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Halfway house decision will take months

October 28, 2009|By ANDREW SCHOTZ

TRI-STATE -- It might take at least six months to award a contract for a halfway house in or near the Tri-State area, according to a federal prison official.

A planned halfway house for federal prison inmates must be within 40 miles of Martinsburg, W.Va., and Hagerstown officials have expressed concern it could end up downtown.

East Franklin Street property owner Alan Greenwald said a month ago that he considered leasing his building for the planned halfway house.

Last week, though, Greenwald said he has backed off, has put his building on the market and is considering moving to Los Angeles to return to singing and songwriting.

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The federal Bureau of Prisons' deadline to receive proposals for running the halfway house was Oct. 1.

Rebecca Canfield, a contracting officer for the bureau, wrote in an e-mail that more information might be available in about six months.

"It is a negotiated procurement and therefore, takes that long to get it to award," Canfield wrote, referring to when the contract would be awarded.

The contract starts May 1, 2010, according to a solicitation packet posted at the bureau's Web site. It's a one-year contract with four one-year option periods.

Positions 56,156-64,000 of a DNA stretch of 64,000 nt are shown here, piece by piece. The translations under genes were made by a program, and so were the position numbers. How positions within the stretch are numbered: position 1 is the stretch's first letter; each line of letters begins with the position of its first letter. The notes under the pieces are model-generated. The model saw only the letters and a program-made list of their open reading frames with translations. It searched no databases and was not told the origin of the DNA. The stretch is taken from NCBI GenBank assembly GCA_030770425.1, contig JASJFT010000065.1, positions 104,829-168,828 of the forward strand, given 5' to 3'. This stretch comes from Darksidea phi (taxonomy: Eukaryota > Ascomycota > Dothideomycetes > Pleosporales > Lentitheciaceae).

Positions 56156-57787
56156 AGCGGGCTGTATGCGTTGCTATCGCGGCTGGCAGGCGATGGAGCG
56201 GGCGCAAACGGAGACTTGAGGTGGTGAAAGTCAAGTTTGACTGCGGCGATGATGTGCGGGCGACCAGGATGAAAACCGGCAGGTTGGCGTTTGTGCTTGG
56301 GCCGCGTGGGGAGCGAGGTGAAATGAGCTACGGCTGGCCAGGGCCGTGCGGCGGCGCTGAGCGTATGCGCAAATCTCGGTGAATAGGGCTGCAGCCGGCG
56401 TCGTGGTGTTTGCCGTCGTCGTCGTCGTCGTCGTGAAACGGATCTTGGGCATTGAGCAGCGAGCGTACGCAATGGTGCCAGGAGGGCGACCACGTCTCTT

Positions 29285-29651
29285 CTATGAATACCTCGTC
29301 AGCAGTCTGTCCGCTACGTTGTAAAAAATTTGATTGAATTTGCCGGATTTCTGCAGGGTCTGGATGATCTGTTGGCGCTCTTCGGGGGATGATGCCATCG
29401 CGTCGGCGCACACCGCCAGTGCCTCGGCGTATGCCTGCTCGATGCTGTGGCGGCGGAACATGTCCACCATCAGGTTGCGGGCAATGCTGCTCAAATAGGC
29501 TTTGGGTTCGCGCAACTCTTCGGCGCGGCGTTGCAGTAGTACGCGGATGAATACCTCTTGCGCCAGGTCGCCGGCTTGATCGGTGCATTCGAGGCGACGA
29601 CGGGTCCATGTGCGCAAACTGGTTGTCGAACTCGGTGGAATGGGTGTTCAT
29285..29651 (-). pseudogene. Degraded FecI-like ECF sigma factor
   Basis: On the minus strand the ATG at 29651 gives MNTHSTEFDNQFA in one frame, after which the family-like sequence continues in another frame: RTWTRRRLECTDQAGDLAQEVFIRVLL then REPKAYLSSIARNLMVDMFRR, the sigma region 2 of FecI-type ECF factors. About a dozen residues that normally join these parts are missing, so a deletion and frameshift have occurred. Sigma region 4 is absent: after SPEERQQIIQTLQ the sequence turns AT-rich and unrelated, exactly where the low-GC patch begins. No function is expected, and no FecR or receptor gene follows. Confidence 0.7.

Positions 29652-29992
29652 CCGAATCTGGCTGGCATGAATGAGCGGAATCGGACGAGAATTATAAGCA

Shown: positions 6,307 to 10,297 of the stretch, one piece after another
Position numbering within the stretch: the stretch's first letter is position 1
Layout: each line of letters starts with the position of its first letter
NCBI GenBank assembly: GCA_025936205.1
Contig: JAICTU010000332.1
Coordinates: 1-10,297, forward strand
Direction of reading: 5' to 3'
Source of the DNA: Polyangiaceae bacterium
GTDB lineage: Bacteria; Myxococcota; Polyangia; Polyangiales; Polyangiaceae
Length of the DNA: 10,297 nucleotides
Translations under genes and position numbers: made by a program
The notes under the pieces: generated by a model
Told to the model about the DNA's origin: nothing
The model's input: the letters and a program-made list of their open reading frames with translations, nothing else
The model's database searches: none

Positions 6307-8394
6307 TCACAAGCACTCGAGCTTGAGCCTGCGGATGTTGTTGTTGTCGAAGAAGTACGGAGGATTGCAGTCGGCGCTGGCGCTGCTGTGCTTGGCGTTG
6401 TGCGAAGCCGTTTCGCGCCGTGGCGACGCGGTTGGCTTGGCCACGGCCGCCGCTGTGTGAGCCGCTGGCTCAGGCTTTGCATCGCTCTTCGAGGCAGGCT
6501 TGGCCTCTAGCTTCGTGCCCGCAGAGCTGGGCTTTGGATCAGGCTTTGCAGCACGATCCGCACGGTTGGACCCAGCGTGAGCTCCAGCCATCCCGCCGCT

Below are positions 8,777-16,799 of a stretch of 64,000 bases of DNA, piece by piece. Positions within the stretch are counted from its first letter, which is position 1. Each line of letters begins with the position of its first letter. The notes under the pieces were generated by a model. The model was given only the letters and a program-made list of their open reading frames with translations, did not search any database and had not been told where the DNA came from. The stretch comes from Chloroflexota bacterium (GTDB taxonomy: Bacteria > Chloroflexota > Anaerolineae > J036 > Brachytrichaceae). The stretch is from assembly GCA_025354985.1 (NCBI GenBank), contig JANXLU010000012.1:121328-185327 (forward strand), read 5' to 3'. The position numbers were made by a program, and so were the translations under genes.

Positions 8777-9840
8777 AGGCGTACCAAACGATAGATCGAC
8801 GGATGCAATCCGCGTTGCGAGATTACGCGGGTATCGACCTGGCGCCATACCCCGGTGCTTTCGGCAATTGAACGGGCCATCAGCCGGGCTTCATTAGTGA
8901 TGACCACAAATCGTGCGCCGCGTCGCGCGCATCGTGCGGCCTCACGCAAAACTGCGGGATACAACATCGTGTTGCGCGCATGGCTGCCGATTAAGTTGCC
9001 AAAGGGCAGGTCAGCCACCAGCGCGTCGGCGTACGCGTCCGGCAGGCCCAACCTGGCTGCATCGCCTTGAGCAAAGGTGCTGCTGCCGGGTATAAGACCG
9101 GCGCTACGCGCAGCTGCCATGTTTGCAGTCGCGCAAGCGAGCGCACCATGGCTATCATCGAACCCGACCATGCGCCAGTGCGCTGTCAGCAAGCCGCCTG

About six weeks ago, Hagerstown Police Chief Arthur Smith wrote to Canfield, objecting to a possible halfway house downtown.

Smith wrote that Hagerstown already is coping with crime connected to three local state prisons, the city has made progress in revitalizing the downtown and the halfway house would be seen as "dumping" prisoners from outside the area in the city.

The day before the proposal deadline, Greenwald -- whose limited liability company owns 24-26-26 1/2 E. Franklin St. -- said he was considering a lease arrangement for his building.

Bannum Inc., a Florida-based company that runs other halfway houses, had expressed interest in his property, he said.

At the time, Greenwald said he supported the idea of a halfway house to help inmates start over.

In an interview last week, Greenwald said Deborah Everhart, the city's economic development director, "looked absolutely petrified" that he was considering a halfway house lease and told him other local businesses were threatening to close if he did.

"I talked it over with my investors and we all decided that we're going to take a different direction for the property," Greenwald said.

Everhart didn't return a phone message left at her office Wednesday.

Greenwald has proposed turning the former Meda's Tavern into a restaurant, deli, retail spaces and condominium units, but said he's become frustrated by obstacles.

"I personally would like to sell the property and just move on," he said.

The federal halfway house would have 12 to 24 beds. Two-thirds to three-quarters of the beds would be for men.

Mike Deming, whose development company owns 29-33 E. Washington St., has said he listened to an offer for a halfway house lease, but decided it wouldn't be a good fit for the property.

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